Name: Natalia Mayorga  

Hometown: Born and raised in Los Angeles, CA. Currently reside in Delray Beach, FL  

What is your major? Criminal justice with a certificate in conflict and dispute resolution. Global Learning Medallion student.   

Where did you intern? I had the opportunity to intern this summer with The Smithsonian Institution and one of its 25 affiliate museums, The Mississippi Department of Archives and History, in partnership with Emerson Collective. 

What was your title? Smithsonian Affiliate Digital Learning and Engagement Intern / 2021 Emerson Summer Youth Leader.  

How did you get your internship? Handshake notified me of the opportunity, and I applied. 

What were you doing there?  

Emerson Collective is a corporation that was founded in 2004 by Laurene Powell Jobs (widow of Apple co-founder Steve Jobs). It has a strong focus on creating systemic change in education, immigration, climate, equity and justice as well as cancer research and treatment. As part of this innovative youth team at Emerson Collective, in partnership with The Smithsonian Institute and its affiliates, I was assigned to work with the Smithsonian Affiliate organization, The Mississippi Department of Archives and History (MDAH). MDAH and the other Smithsonian Affiliates, like Emerson Collective, are committed to education, public service and community engagement. These are topics of interest to me. 

This was a virtual internship experience where I worked with MDAH Volunteer Services Coordinator Tony Schnadelback and Assistant Director of Education Shira Muroff alongside two other bright and promising interns, Camille Ofule from Boston University and Gabby Mota from The University of Portland. Together, we collaborated to create three original collections for the Smithsonian Learning Lab that tell a cohesive narrative about race and social justice.  

What projects did you work on? 

The three Learning Lab collections my team and I created used MDAH digitalized content as well as other available digital Smithsonian content. We conducted research individually and collaborated to form cohesive and accurate narratives on our topics of focus. Our labs focused on The Leaders of The Civil Rights Movement in Mississippi, The Great Migration and The Greenbook and the Native American Graves Protection and Repatriation Act (NAGPRA). Using the content and research we discovered both through MDAH and The Smithsonian Institute helped us create these learning labs that will be available for the 50,000-70,000 monthly users of the Learning Lab platform and support the Affiliate’s existing or planned educational activities. Our collections and reflections on the internship experience were presented for an online audience during a capstone experience for the Emerson Collective National Youth Conversation.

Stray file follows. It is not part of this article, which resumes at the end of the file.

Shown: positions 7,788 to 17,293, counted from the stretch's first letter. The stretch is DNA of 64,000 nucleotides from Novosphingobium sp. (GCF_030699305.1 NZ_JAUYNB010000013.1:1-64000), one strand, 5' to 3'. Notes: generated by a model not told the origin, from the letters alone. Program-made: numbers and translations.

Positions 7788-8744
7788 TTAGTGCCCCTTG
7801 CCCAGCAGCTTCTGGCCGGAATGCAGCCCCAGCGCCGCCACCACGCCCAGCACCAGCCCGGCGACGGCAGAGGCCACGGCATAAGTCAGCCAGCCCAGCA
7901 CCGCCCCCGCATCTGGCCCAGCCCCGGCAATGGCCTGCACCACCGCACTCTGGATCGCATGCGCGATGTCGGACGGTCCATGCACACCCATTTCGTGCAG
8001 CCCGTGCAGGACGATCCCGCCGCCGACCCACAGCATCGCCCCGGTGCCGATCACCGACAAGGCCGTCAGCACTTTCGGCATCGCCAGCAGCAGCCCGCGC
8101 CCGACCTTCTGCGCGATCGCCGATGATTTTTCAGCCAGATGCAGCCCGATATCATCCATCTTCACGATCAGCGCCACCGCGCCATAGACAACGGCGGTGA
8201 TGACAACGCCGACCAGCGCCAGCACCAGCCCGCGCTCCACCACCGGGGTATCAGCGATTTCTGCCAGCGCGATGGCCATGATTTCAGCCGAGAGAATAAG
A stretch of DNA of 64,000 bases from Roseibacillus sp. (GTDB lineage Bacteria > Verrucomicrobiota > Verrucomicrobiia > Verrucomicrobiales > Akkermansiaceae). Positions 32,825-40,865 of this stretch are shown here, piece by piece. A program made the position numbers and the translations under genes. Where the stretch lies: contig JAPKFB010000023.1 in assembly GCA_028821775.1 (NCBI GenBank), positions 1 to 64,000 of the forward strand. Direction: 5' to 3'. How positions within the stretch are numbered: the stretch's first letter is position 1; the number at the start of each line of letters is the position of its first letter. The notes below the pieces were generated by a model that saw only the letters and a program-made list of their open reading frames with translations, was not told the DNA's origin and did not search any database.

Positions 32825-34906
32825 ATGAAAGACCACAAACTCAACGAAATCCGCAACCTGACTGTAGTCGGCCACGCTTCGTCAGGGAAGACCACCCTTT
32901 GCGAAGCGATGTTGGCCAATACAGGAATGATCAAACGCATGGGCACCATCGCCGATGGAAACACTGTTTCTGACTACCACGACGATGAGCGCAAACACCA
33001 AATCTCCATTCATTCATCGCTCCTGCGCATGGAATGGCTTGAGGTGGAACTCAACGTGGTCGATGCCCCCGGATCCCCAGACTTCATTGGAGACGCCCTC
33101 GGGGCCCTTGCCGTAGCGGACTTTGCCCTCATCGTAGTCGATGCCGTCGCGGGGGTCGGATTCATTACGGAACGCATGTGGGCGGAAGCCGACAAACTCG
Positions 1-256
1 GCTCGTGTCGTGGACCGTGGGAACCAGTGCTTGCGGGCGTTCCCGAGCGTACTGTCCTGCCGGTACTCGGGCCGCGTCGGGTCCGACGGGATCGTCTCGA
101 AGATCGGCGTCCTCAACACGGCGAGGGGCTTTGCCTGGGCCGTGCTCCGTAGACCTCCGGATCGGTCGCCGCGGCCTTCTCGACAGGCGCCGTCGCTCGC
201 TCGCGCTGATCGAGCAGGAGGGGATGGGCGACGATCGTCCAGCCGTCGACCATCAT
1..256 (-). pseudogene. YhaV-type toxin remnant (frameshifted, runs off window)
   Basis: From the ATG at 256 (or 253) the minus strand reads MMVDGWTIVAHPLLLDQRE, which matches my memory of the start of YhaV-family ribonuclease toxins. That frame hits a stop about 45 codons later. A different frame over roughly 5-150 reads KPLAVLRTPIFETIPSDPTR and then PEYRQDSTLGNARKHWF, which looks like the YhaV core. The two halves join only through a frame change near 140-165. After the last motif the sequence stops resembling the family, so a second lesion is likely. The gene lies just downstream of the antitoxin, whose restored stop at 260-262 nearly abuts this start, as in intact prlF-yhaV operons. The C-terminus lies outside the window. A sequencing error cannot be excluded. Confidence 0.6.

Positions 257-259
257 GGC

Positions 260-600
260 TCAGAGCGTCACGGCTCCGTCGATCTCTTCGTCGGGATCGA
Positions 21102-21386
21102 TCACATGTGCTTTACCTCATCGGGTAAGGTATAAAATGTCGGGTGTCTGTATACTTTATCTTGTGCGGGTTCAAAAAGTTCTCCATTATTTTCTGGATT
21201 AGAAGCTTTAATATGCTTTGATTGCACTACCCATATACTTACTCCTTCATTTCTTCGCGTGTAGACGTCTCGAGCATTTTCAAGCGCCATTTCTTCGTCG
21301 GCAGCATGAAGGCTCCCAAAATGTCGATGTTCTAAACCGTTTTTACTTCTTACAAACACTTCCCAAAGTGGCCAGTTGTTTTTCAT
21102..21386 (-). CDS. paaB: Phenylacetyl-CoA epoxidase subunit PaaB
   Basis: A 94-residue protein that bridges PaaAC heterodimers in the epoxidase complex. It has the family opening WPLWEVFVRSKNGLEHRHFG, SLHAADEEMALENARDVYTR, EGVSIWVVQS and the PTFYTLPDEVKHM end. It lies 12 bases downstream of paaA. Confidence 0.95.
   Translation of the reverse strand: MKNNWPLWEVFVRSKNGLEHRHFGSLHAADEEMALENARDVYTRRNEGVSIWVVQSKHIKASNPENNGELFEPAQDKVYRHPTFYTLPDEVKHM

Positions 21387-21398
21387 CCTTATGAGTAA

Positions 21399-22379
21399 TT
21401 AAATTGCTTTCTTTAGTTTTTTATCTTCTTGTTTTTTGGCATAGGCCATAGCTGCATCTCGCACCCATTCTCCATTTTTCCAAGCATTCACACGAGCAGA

How does your internship connect back to your coursework? This internship connects back to my coursework because as a criminal justice student, I am passionate about social justice, especially when it comes to equitable education and opportunities to succeed for youth.  

What is the coolest thing that happened during your internship?  

I really enjoyed hearing and engaging with guest speakers during Emerson Enrichment Collective Conversation weekly programming. These guest speakers all provided insight on programs or advocacy surrounding several different topics of interest.  

Some of the guest speakers which really encouraged me to continue my studies and pursue my passion of helping minority youth were guest speakers such as former U.S Secretary of Education Arne Duncan in addition to Craig Nash, Melvyn Hayward and Paul Robinson, who all are part of Chicago CRED. Chicago CRED is a nonprofit organization that has partnered with Emerson Collective to serve its mission to end gun violence while following a holistic approach that consists of street outreach, coaching and counseling, workforce development, as well as advocacy and prevention. This program aims to help young men and women usually within the ages of 17-24.